Civil society networks and partnerships such as TAP and FriEnt can help in bringing diverse actors together using SDG16+ as an opportunity for learning and sharing across communities of practice. Recognizing the interconnectedness of SDG16+, civil society partners must make extra efforts in the years ahead to unpack and fully explore how and where issues like climate change, global health, gender equality and so much more are linked with issues like peacebuilding, justice, accountability and the rest of SDG16+.

2. Inclusive participation and strengthening the capacity of national and local-level civil society

To help push back on the shrinking of civic space, it is imperative to strengthen the capacity of civil society groups to engage with governments and coordinate effectively amongst each other through the provision of technical and financial support. Serving as a platform to bring together a wide range of civil society experts and activists, TAP works to help support its national and local partners by providing groundbreaking and innovative capacity building tools and programs, and also learns from and benefits from the invaluable expertise, experiences and unique perspectives of its members. Our flagship resources include the SDG16+ Civil Society Toolkit, the SDG Accountability Handbook, the Global SDG Accountability Report, and the Mainstreaming SDG16: Using the VNRs to Advance More Peaceful, Just and Inclusive Societies published in partnership with the Global Alliance for Reporting on SDG16+. More information on our tools and resources can be found here.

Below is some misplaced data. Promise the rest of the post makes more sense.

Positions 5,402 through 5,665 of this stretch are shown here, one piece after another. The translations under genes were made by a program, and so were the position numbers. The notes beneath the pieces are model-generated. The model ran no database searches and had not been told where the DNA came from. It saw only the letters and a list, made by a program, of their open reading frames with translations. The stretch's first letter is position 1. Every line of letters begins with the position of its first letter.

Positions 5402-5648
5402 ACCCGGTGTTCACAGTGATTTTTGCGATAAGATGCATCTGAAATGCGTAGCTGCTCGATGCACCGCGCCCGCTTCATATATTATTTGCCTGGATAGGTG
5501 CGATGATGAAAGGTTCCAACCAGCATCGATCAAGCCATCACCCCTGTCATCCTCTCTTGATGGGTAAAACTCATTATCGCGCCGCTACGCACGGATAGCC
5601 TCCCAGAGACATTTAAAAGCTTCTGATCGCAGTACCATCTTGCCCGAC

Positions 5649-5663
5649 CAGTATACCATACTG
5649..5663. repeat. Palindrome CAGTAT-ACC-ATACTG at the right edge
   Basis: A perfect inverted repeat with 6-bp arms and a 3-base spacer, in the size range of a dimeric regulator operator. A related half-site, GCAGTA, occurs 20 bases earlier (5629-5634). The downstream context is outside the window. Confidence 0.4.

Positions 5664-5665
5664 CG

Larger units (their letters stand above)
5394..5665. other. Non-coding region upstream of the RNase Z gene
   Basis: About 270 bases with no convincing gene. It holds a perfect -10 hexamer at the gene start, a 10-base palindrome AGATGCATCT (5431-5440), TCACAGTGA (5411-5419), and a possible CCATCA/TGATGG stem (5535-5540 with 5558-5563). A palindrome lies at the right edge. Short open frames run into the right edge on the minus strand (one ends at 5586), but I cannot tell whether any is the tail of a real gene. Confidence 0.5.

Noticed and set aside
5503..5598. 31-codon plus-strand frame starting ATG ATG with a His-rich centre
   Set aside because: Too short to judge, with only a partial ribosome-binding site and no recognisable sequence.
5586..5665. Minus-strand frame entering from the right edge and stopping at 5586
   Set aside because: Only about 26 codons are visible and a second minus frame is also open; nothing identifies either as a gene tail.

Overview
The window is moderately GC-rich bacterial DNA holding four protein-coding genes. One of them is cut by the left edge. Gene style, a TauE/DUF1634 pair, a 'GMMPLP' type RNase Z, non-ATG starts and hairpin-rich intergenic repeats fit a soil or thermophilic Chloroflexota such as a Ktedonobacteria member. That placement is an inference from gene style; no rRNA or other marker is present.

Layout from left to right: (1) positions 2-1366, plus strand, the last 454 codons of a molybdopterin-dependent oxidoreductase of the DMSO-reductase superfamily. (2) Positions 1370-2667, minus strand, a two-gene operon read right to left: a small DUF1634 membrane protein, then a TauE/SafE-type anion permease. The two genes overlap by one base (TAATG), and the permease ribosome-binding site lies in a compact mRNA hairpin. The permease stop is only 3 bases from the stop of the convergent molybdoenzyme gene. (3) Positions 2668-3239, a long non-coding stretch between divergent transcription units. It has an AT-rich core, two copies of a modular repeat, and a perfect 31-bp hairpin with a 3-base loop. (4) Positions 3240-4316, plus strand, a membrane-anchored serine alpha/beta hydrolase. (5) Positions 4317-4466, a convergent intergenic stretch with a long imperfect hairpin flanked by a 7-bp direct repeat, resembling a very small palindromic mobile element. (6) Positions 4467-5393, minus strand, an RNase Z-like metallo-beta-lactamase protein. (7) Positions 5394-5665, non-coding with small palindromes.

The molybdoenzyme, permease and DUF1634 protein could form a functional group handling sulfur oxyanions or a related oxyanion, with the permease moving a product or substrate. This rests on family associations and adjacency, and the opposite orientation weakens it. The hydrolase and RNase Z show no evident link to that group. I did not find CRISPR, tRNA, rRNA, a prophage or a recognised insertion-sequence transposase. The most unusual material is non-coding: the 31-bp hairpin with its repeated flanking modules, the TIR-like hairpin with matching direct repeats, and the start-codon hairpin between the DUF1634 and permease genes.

3. Holding Duty-Bearers Accountable

The COVID-19 pandemic has underscored the critical accountability relationship between a state and its citizens, with government responsiveness to its citizens more important than ever before. In many countries, the lack of political will and concrete commitments to accelerate action on SDG16+ represents one of the primary barriers to implementing and monitoring the Goal. In some cases, governments are “continuing with business as usual, exploring how existing plans can be shown to achieve SDG targets rather than taking the SDG framework as a template for a more comprehensive and holistic approach to development.”